Paul Braune Confronts the National Socialists' "Euthanasia" Program
Holocaust and genocide studies 2007; 21(3): 454-87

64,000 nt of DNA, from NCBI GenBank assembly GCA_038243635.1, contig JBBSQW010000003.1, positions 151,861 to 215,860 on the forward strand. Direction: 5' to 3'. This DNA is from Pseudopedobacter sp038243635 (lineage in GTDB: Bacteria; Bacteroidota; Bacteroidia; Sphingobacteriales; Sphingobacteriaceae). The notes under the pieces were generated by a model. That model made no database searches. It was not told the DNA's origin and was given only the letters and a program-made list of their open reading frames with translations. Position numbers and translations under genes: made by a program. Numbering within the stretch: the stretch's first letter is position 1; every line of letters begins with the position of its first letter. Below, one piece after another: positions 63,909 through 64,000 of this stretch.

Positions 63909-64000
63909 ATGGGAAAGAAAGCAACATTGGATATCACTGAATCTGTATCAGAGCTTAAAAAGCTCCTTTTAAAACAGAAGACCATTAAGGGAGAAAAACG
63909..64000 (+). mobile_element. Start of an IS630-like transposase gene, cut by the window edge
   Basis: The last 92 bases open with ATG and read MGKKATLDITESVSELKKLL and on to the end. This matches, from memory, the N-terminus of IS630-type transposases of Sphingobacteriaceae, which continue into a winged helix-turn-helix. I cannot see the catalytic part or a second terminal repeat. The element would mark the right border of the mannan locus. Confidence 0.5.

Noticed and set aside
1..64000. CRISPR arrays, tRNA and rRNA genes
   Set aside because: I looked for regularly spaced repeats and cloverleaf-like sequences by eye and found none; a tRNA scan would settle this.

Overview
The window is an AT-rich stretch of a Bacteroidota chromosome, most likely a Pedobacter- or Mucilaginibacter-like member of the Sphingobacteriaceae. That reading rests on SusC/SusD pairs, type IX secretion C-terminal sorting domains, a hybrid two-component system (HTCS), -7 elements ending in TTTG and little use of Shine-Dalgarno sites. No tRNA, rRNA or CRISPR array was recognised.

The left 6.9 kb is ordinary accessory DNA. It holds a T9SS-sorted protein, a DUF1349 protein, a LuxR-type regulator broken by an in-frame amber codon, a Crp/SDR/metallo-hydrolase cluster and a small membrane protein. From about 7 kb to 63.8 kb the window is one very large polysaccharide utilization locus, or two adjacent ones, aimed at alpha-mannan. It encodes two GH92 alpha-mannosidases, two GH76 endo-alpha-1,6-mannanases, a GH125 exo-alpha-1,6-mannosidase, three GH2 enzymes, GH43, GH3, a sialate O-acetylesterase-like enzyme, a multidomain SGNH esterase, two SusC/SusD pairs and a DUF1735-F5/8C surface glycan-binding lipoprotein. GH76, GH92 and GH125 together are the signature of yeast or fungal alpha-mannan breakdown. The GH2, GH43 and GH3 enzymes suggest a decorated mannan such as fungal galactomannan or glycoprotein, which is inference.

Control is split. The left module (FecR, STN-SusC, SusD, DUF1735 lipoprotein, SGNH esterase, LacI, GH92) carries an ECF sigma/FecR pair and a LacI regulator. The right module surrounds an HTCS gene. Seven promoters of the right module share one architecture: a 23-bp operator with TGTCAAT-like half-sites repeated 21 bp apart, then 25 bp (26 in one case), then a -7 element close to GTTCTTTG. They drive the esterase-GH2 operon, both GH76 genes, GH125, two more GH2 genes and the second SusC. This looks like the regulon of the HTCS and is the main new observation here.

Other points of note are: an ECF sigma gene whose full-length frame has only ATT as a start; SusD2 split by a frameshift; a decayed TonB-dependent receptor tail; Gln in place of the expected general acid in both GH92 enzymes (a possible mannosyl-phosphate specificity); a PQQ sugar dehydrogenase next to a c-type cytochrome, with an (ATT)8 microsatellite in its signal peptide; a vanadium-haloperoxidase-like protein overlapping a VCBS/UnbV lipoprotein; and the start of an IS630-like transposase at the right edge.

On July 9, 1940, asylum director Paul Braune completed a twelve-page memorandum, or Denkschrift, on the National Socialists' T-4 "euthanasia" program. The memorandum identified three killing centers within a carefully planned, Reich-wide program and summarized what Braune's research had uncovered about the fate of asylum patients at various T-4 facilities. Braune estimated that several thousand disabled people had been murdered between February and June 1940. After Protestant church leaders formally submitted Braune's memorandum to the Reich Chancellery, Braune was arrested by the Gestapo-pursuant to a direct order by Reinhard Heydrich-for having "sabotaged measures of the state in an irresponsible way." Despite Braune's protest, the killing of German asylum patients continued unabated. This article shows what a determined German citizen, assisted by an extensive network of information sources, was able to learn about the "euthanasia" program during the first six months of its implementation, and reveals the formidable difficulties that opponents of the program faced in their efforts to stop the killing of disabled people.